Designing Federalism: A Theory of Self-Sustainable Federal Institutions, 第 1-75 頁﹔第 177-225 頁

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Cambridge University Press, 2004年2月9日 - 384 頁
Because of the redistributive nature of institutions and the availability of implementable alternatives with different distributive consequences, the desire of federation members to change institutional specifics in their favor is a permanent feature of the federal political process. This is so for two reasons. First, states or their equivalents in democratic federations usually can succeed in renegotiating the rules if they feel sufficiently motivated to do so. Second, in the case of a federation it is more or less clear who stands to benefit from any change in institutions. Thus, the existence of an equilibrium of constitutional legitimacy at the popular and elite levels cannot be taken for granted. The authors show that the presence in the political process of agents who are 'naturally committed' to the status-quo institutional arrangement can suffice to coordinate voters to act as if they support existing constitutional arrangements.
 

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用戶評語  - thcson - LibraryThing

This is not a bad book on federalism, but I think the argumentation could have been a lot more clear and concise. The first 100 pages or so provide an introduction to the theoretical problems that ... 閱讀評論全文

內容

Federations and the Theoretical Problem
1
12 Definitions
5
13 The Long Search for Stability
16
14 The Fundamental Problem of Stability
26
15 j Basic Premises and Conclusions
33
Federal Bargaining
42
21 Alliances versus Federations
44
22 The Private Character of Public Goods
50
54 Voters versus Elites
161
55 Desirable Imperfection and a Democratic AsIf Principle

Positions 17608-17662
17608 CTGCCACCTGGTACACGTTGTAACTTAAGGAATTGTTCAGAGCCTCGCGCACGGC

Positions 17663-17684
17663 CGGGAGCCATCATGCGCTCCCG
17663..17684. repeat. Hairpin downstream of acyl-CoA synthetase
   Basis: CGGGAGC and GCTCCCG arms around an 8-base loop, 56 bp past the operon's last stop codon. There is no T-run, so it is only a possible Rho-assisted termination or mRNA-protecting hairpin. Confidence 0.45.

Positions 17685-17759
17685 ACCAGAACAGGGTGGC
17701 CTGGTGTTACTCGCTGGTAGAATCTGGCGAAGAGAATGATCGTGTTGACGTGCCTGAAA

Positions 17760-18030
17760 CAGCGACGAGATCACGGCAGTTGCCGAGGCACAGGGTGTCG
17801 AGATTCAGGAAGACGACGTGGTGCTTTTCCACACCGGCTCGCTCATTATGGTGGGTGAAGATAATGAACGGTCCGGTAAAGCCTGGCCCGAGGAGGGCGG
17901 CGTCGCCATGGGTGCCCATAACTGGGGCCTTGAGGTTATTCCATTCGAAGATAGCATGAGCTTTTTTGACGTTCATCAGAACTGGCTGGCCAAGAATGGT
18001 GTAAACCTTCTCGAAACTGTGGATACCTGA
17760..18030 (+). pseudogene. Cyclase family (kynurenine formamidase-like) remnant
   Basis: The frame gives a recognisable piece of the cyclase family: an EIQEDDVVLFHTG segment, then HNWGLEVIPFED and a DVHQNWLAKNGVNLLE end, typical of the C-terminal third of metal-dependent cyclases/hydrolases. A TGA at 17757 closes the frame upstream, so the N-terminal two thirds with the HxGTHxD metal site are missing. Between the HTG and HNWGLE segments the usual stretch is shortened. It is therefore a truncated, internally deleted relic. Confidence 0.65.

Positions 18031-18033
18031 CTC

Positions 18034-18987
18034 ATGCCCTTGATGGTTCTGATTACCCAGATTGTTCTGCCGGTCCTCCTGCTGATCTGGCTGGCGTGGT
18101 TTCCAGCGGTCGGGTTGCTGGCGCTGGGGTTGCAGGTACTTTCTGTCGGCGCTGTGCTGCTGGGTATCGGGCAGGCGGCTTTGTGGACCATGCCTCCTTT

169
Political Parties in a Federal State
177
62 Parties in a Democracy
182
63 The Idealized Party System
186
64 Integrated Parties
190
65 Integration outside the United States
196
66 India
213

23 Equilibrium Selection and Redistribution
52
24 The Federal Problem
55
25 Bargaining for Control of the Center
61
26 Allocating Jurisdictions
68
27 Three Levels of Institutional Design
71
Two Cases of Uninstitutionalized Bargaining
76
31 The Czechoslovak Dissolution
79
32 The Soviet Disintegration
88
33 The Feasibility of Success in Initial Bargaining
101
The Special Road to Renegotiation
104
Representation
111
42 A National Venue for Bargaining
116
43 Within versus Without
119
44 Direct versus Delegated Representation
125
45 Other Parameters of Design
127
46 Bilateral Decision Making and the Case of Russia
131
Incentives
142
52 The Court
151
53 Some Simple Rules of Constitutional Design
157
Institutional Sources of Federal Stability I
226
72 Level 2 and The Federalist Papers
229
73 Level 3 Institutions
236
74 Australia Canada Germany and India Revisited
241
75 Local and Regional Design Parameters
252
Institutional Sources of Federal Stability II
259
81 Electoral Mechanisms and Societal Structures
260
82 Level 2 Again and a Proper Federal Structure
268
83 Level 1 and the Scope of the Federal Mandate
289
84 Level o Things beyond Design
294
Designing Federalism
299
92 Russia
301
93 The European Union
315
94 Conclusion
331
References
337
Name Index
367
Subject Index
374
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